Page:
On this matter, Stan Kasten has standing unlike anyone else in his sport. Because the president of the Washington Nationals didn’t start in baseball — he was general manager of the Atlanta Hawks when the NBA got big because of big names. So when Kasten says, speaking of Stephen Stasburg, “I’ve never been through this” … well, you listen.
After his first big-league start, Strasburg had a sandwich named after him. BGR The Burger Joint concocted the Strasburger, complete with 14 pickles. (He’d struck out 14 — Pirates, not pickles — in his debut.) By his second start, Strasburg regalia was flying off the racks at concession stands at Progressive Field in Cleveland, which isn’t his home ballpark.
“That’s something you never see in baseball,” Kasten said. “That’s something you see in the NBA … That happens to Jordan.”
(Do we need to mention that Kasten wasn’t referring to Jordan Schafer?)
Turner Field was close to full for Strasburg’s first Atlanta appearance Monday night — attendance was 42,889, of which 21,608 tickets were sold the past five days — and there’s another departure. “It doesn’t happen in baseball that individuals sell out stadiums,” Kasten said, but here it is. Average attendance for Strasburg’s first four starts is 37,664 — and this, we need to note, is for a rookie pitcher on a last-place team.
This has been accomplished not because the Nationals have four-walled the market with splashy Strasburg promotions; on the contrary, the club has done its best to restrain the hysteria. The man himself addresses the media only after he pitches. He doesn’t do daily briefings at his locker. He doesn’t do one-on-ones. He just pitches, and then he talks, and then he waits to pitch again.
Kasten: “He’s the last kid in the world who wants this kind of thing. But it’s a new age. He had more attention coming out of the [2009 baseball] draft than anyone ever, and the lack of access has only increased the mystique.” (Hey, it worked for Garbo.)
Still, nobody would be changing menus to accommodate a kid pitcher whose ERA is as broad as the national debt. The cold truth is that the kid pitcher with the big hype has delivered on demand. Indeed, he has done something that seemed beyond human comprehension six weeks ago: He has passed Jason Heyward, who had a considerable head start, to become the rookie of the moment.
And that was why, as nice as Monday night was, something was missing. That something was Heyward, who didn’t start because of a bad thumb and afterward was placed on the disabled list. So it was left to Starsburg to carry the rookie banner alone, and he held up his end. Through six innings the Braves mustered four hits but couldn’t score.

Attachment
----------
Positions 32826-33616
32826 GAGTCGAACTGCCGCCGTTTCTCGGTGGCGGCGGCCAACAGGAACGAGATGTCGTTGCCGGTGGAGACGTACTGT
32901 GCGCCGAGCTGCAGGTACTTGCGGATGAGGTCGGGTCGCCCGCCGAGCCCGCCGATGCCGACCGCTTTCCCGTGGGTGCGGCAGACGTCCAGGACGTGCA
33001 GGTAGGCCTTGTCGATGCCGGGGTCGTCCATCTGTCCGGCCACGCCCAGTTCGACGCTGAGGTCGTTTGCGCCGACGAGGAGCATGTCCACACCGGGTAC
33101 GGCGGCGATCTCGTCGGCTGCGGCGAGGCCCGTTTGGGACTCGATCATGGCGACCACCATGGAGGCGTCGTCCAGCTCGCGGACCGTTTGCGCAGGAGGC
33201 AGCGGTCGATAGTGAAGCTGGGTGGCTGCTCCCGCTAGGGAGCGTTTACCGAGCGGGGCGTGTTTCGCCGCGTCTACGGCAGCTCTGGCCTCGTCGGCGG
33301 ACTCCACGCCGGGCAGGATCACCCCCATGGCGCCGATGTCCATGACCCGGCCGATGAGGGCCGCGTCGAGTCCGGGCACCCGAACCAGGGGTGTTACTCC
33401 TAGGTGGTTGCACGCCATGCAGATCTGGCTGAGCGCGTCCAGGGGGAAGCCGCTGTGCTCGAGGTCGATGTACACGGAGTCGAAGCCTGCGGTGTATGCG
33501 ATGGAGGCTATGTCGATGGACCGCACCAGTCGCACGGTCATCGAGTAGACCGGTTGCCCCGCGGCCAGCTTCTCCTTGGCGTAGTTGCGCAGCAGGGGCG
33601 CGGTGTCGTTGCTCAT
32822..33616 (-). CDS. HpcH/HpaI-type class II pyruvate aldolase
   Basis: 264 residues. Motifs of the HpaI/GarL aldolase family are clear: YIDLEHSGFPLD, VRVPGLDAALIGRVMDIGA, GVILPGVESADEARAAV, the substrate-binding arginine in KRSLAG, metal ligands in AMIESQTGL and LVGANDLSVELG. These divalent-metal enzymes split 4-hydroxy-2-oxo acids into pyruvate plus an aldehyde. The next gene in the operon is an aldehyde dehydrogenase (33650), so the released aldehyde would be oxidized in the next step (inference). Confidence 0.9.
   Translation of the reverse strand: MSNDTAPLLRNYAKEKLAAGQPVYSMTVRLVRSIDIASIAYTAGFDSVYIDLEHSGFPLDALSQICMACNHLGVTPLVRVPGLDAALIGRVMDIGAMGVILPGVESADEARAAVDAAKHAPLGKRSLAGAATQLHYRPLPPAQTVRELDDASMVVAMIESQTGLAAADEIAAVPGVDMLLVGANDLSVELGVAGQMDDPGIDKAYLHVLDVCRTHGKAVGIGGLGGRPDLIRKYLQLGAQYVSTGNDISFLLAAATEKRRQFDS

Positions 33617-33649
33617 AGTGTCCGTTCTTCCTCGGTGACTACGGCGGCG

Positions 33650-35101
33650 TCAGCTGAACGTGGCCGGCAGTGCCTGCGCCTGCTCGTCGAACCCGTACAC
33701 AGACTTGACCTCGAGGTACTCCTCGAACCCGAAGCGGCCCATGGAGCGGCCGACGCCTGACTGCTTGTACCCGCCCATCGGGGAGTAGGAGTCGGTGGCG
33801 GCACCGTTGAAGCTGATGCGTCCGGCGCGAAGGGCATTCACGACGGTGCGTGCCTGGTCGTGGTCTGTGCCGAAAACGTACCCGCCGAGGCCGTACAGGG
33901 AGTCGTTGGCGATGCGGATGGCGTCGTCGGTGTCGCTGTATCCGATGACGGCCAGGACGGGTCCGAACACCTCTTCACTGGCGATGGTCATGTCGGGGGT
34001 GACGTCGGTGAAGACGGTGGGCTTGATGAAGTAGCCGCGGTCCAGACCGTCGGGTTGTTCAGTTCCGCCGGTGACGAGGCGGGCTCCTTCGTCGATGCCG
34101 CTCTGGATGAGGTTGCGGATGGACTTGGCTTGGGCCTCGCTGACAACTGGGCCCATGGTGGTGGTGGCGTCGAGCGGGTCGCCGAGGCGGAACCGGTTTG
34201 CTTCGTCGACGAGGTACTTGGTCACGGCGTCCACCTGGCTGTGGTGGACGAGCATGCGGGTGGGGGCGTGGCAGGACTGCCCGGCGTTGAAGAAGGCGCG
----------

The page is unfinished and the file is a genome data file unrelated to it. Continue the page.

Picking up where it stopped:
Four of the first seven Braves reached, and then nobody did a thing. Strasburg hit 100 mph on the stadium radar gun with a delivery to Melky Cabrera in the third inning, and even if you know empirically that velocity doesn’t equal pitching excellence — Greg Maddux toiled here — it’s always a jolt to see triple figures in neon.
“The Braves are a tremendous challenge,” said Jim Riggleman, Washington’s manager, “and Stephen was up to the challenge.”
The Nats had a chance to score in the seventh. Being the Nats, they flubbed it. Alberto Gonzalez struck out with a runner on third and one out. (Tim Hudson was himself unyielding.) Then, on cue, the Braves broke through. Chipper Jones walked and Brian McCann singled and Ian Desmond muffed a double-play grounder — Riggleman: “We got the ball we wanted” — and finally Eric Hinske lofted a sacrifice fly.
Said Strasburg of his night: “It wasn’t good enough to win the game, period.” Then this: “I understand I’m not going to have lights-out stuff every time. I’m human.”
If this was Strasburg at his worst — and statistically it was — you wouldn’t want to catch him at his best. Or maybe you would, just to say you were there to witness. It was noteworthy that, after the seventh inning ended and the Braves had seized their five-run lead, at least 10,000 patrons rose to leave. They’d seen what they came to see. They’d seen Stephen Strasburg.